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Jan Ptaszyn Wróblewski -
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Jan Ptaszyn Wróblewski

Jan Ptaszyn Wróblewski

Jan Ptaszyn Wróblewski

Jan Ptaszyn Wróblewski (born 1936 in Kalisz) is a Polish composer and tenor saxophonist most linked to jazz. Wróblewski cames from the generation that, in the Stalinist era, discovered jazz on clandestine radios when it was considered degenerate, immoral, and subversive. Wroblewski debuted at the first Sopot Jazz Festival in 1956 with Krzysztof Komeda's Sextet. Wroblewski was quickly spotted by George Wein, founder of the Newport Jazz Festival Read more on
Jan Ptaszyn Wróblewski (born 1936 in Kalisz) is a Polish composer and tenor saxophonist most linked to jazz. Wróblewski cames from the generation that, in the Stalinist era, discovered jazz on clandestine radios when it was considered degenerate, immoral, and subversive. Wroblewski debuted at the first Sopot Jazz Festival in 1956 with Krzysztof Komeda's Sextet. Wroblewski was quickly spotted by George Wein, founder of the Newport Jazz Festival, to represent Poland in the International Youth Band conducted by Marshall Brown at the 1958 Festival. He was the first musician from behind the Iron Curtain to perform in the group.

The Band s performance with a guest appearance by Louis Armstrong was memorialized in the American cult classic documentary "Jazz on a Summer s Day and partially recorded for Columbia (CL-1246). As a result, Ptaszyn toured the US (Boston, New York, Los Angeles), Holland, and Belgium, where he gave several concerts at the American Theatre at Expo 58 in Brussels, along with Sarah Vaughan, Teddy Wilson, and Sidney Bechet, among others. After coming back to Poland, he became the leader of the Jazz Believers band (1958-59; other members included Komeda and Kurylewicz), and incorporated jazz motifs heard in America into their compositions. During the same year, Wroblewski recorded his first album for the Polish Recording Company and debuted at Warsaw s famous Jazz Jamboree Festival.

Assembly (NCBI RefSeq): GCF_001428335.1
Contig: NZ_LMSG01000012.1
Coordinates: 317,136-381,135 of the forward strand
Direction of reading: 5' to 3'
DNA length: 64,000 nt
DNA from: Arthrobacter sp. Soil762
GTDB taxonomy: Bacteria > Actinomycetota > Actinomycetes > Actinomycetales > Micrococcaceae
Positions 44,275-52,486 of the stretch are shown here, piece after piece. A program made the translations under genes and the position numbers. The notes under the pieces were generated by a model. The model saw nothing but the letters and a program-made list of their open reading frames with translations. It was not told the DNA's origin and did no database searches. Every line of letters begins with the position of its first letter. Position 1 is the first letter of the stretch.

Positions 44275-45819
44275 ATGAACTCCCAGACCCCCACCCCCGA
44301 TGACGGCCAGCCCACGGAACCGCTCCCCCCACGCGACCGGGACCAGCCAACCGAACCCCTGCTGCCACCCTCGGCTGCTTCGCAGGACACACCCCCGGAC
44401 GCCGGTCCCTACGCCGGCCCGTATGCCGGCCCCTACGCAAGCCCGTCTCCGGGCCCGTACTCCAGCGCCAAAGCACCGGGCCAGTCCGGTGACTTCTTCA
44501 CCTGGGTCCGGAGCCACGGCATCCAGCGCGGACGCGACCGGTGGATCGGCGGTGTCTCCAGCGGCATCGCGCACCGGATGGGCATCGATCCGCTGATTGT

In 1960, he formed the Jazz Outsiders quintet. In the late 1950 s and early 60s, Ptaszyn toured extensively with his groups in Europe, Africa and Asia. In 1962 Wroblewski joined the top Polish band at that time ; the Andrzej Kurylewicz Quintet which recorded first Polish Jazz LP ever - "Go Right". In 1963, the Kurylewicz Quintet was invited to the Juan les Pins Festival in France but its leader was not given a passport.

The rest of the group, which since then existed as the Polish Jazz Quartet, left for France: Wroblewski ; tenor sax, Wojciech Karolak ; piano, Andrzej Dabrowski ; drums, and Roman Gucio Dylag ; double-bass. Following the Juan les Pins Festival, the group gave concerts at the Blue Note in Paris and toured West Germany for several months. The formation came back to Poland in 1964 at their best, and in the same year released the noteworthy album in the Polish Jazz Series (Polish Jazz Quartet), and had another success at the Bled Festival in Yugoslavia. In the 1970s Wroblewski returned to playing saxophone in smaller bands.

From 1973 to 1977, together with Wojciech Karolak (on Hammond organs), he led "Mainstream", a leading Polish straight-ahead jazz band. The group recorded two LP albums, performed in Germany, Hungary, and the USSR, toured Holland, and recorded for Polish Radio. In 1977, on the basis of Mainstream, Ptaszyn Wroblewski's Quartet was formed (Marek Blizinski; guitar, Vitold Rek, later replaced by Zbyszek Wegehaupt; double-bass, and Andrzej Dabrowski; drums). The quartet often collaborated with vocalist Ewa Bem.

The formation was very active, recording two LPs, performing in Germany, Hungary, Czechoslovakia, and India (Calcutta Jazz Fest and in Bombay), and touring Holland twice. A high point for the original Ptaszyn Wroblewski Quartet was its 1981 US tour with spectacular appearances at New York s Village Vanguard and the NAJE Convention in St. Louis. But the accomplishments of his small bands, have become obscured by his much closer association with free Jazz and "Studio Jazzowe Polskiego Radia".